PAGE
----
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Open AccessArticle

Spectral Efficiency Augmentation in Uplink Massive MIMO Systems by Increasing Transmit Power and Uniform Linear Array Gain

1
Electrical and Computer Engineering Department, COMSATS University Islamabad, Lahore Campus, Punjab 54000, Pakistan
2
Department of Computer Science and Engineering, Kyungpook National University, Daegu 41566, Korea
3
College of Internet of Things Engineering, Hohai University, Changzhou 213022, China
4
Department of Computer Engineering, College of IT Convergence, Gachon University, Seongnam 13120, Korea
*
Authors to whom correspondence should be addressed.
These authors contributed equally to this work and co-first authors.
Sensors 2020, 20(17), 4982; https://doi.org/10.3390/s20174982
Received: 30 July 2020 / Revised: 17 August 2020 / Accepted: 25 August 2020 / Published: 2 September 2020

Abstract

Improved Spectral Efficiency (SE) is a prominent feature of Massive Multiple-Input and Multiple-Output systems. These systems are prepared with antenna clusters at receiver (Rx) and transmitter (Tx). In this paper, we examined a massive MIMO system to increase SE in each cell that ultimately improves the area throughput of the system. We are aiming to find appropriate values of average cell-density (D), available bandwidth (B), and SE to maximize area throughput because it is the function of these parameters. Likewise, a SE augmentation model was developed to attain an increased transmit power and antenna array gain. The proposed model also considers the inter-user interference from neighboring cells along with incident angles of desired and interfering users. Moreover, simulation results validate the proposed model that is implementable in real-time scenarios by realizing maximum SE of 12.79 bits/s/Hz in Line of Sight (LoS) and 12.69 bits/s/Hz in Non-Line of Sight (NLoS) scenarios, respectively. The proposed results also substantiate the SE augmentation because it is a linear function of transmit power and array gain while using the Uniform Linear Array (ULA) configuration. The findings of this work ensure the efficient transmission of information in future networks.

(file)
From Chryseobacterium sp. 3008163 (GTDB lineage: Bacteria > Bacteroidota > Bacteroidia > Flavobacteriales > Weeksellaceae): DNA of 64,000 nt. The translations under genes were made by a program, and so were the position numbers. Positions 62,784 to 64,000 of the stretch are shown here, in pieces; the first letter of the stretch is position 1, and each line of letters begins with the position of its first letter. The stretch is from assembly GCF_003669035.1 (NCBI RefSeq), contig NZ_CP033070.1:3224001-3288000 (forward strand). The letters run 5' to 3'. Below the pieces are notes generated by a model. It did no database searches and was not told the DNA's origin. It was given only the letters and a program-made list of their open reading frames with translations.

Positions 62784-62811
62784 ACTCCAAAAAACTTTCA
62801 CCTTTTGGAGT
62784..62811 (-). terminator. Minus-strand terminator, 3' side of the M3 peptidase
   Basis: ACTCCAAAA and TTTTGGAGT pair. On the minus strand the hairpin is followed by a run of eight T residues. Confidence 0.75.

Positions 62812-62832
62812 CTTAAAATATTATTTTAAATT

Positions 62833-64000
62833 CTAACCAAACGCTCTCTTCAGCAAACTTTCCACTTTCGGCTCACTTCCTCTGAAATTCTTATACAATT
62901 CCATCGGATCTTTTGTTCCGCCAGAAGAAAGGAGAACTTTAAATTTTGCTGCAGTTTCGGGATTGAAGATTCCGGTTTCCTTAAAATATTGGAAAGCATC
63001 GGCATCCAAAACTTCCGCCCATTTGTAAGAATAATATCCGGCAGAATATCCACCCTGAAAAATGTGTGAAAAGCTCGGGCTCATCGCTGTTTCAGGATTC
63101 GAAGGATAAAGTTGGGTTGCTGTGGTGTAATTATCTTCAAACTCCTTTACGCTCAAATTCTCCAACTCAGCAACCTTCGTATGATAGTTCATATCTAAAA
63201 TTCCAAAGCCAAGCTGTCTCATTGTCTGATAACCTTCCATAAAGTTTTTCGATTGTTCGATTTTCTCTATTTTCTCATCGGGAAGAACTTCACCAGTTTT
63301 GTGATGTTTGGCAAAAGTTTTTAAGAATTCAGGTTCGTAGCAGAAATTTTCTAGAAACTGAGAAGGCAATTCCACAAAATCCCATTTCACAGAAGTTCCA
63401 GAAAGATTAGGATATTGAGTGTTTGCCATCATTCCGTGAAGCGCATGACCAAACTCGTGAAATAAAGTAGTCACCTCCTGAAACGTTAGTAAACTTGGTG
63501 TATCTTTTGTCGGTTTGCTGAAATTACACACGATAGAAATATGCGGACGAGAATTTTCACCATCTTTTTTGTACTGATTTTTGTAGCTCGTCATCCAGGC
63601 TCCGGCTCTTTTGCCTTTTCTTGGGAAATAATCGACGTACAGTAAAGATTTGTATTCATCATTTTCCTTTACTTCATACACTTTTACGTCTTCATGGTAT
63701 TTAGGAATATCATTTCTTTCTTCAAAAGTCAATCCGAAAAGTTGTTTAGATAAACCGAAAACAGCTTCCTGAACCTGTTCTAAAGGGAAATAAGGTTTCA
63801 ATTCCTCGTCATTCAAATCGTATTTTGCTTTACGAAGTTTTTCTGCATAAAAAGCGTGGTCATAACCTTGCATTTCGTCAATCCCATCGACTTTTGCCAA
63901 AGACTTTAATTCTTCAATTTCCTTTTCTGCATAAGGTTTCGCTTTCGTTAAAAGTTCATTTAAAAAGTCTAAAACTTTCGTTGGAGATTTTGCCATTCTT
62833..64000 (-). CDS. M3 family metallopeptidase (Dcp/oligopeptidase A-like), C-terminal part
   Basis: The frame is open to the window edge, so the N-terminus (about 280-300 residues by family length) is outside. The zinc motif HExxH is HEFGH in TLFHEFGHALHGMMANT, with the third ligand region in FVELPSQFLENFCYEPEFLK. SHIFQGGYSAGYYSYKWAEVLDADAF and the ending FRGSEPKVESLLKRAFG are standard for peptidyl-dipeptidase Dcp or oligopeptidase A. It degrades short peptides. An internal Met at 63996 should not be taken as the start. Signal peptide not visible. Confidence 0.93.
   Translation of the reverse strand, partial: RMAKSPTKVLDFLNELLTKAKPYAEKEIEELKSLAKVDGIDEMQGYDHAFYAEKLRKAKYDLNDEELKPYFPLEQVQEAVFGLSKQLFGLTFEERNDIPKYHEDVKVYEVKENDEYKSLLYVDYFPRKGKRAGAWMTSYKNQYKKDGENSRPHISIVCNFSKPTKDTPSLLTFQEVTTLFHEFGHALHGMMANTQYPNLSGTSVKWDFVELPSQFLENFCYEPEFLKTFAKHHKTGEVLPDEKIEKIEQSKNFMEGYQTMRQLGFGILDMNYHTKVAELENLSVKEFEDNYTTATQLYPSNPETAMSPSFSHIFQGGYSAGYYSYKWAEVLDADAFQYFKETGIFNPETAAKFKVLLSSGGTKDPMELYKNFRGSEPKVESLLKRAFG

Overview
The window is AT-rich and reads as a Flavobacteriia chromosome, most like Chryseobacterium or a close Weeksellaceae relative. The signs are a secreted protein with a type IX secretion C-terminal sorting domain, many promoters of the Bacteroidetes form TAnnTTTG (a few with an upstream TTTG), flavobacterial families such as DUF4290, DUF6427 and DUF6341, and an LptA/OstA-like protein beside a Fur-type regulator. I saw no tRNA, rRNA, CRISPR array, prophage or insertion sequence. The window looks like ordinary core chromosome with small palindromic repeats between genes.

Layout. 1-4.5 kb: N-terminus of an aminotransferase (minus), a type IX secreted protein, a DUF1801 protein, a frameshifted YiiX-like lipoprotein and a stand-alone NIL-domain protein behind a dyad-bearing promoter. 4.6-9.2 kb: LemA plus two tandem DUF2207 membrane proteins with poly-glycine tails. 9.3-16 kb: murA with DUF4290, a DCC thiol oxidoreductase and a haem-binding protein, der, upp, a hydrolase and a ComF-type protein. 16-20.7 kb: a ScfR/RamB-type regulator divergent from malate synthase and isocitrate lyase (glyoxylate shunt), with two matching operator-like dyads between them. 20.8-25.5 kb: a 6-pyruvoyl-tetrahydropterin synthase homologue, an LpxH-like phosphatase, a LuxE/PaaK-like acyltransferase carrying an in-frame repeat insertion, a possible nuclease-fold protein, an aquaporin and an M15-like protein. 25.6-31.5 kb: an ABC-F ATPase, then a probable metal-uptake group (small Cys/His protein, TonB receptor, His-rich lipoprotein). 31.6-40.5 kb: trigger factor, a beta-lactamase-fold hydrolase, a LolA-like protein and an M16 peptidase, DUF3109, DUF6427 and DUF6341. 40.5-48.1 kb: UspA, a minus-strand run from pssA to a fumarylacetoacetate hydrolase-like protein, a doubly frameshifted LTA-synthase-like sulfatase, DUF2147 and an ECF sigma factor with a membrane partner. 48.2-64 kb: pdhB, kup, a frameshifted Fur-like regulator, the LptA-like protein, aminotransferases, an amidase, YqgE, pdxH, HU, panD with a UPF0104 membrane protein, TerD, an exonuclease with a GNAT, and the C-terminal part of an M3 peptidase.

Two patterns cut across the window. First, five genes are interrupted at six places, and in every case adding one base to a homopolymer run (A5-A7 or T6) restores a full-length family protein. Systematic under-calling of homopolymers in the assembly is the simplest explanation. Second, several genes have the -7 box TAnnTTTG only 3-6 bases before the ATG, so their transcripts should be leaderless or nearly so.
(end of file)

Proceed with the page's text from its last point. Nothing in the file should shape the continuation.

Keywords: transmit power; line-of-site; non-line-of-site; channel gain; future networks; spectral efficiency; area throughput; uniform linear array; signal-to-noise ratio; signal-to-noise interference ratio; inter-cell interference transmit power; line-of-site; non-line-of-site; channel gain; future networks; spectral efficiency; area throughput; uniform linear array; signal-to-noise ratio; signal-to-noise interference ratio; inter-cell interference

1. Introduction

An exponential increase in mobile phone users and the inclusion of smart gadgets in daily-life affairs has overburdened the cellular networks. Quality-of-service, high data rate, energy efficiency, remote connectivity, and increased network capacity at affordable costs are the major requirements of future networks. The wireless communication technology has significantly changed the methods of information interchange. The use of satellites has provided liberty with wireless access to remote locations. Additionally, Wi-Fi-based Local Area Networks (LANs) and UMTS2, GSM1, and LTE3 based cellular Wide Area Networks (WANs) improved this area in all demanded aspects. Recently, wireless connectivity has been accepted as a basic necessity of society because of an exponential increase in services and applications. According to Martin cooper’s law [1], the number of connections (both data and voice) doubled every 2.5 years. Moreover, Ericsson Mobility verifies a composite 12-monthly growth rate of 42% in transportable data traffic from 2016–2022 [2] that is even quicker than the prediction made in [1]. An imperative query for researchers is, how does one develop existing and/or new technologies to meet the increasing requirements, and thus evade the crisis of data traffic? The end-users expect wireless connectivity services at any place and at any time. The pervasive connectivity and exponential traffic growth urge the researchers to plan groundbreaking wireless technologies.
This paper provides an examination of massive MIMO technology to validate how and why it is a proficient solution to knob extra data traffic than existing wireless technology. The prominent aim of this work is to select appropriate values of B, D, and S E to optimize the area throughput with 1000x as shown in Figure 1. A realistic method is to examine an appropriate value of SE that can be used together with increasing D and B to realize 1000x goal. Mobile networks were initially intended for voice communications; however, currently, data transmission has dominated [3,4]. Furthermore, video streaming is considered to be a key driver of the forecasted rise in data traffic demand [5]. The area throughput is thus an extremely related performance parameter of modern wireless networks that is measured in bits/s/km 2 and modeled as Equation (1).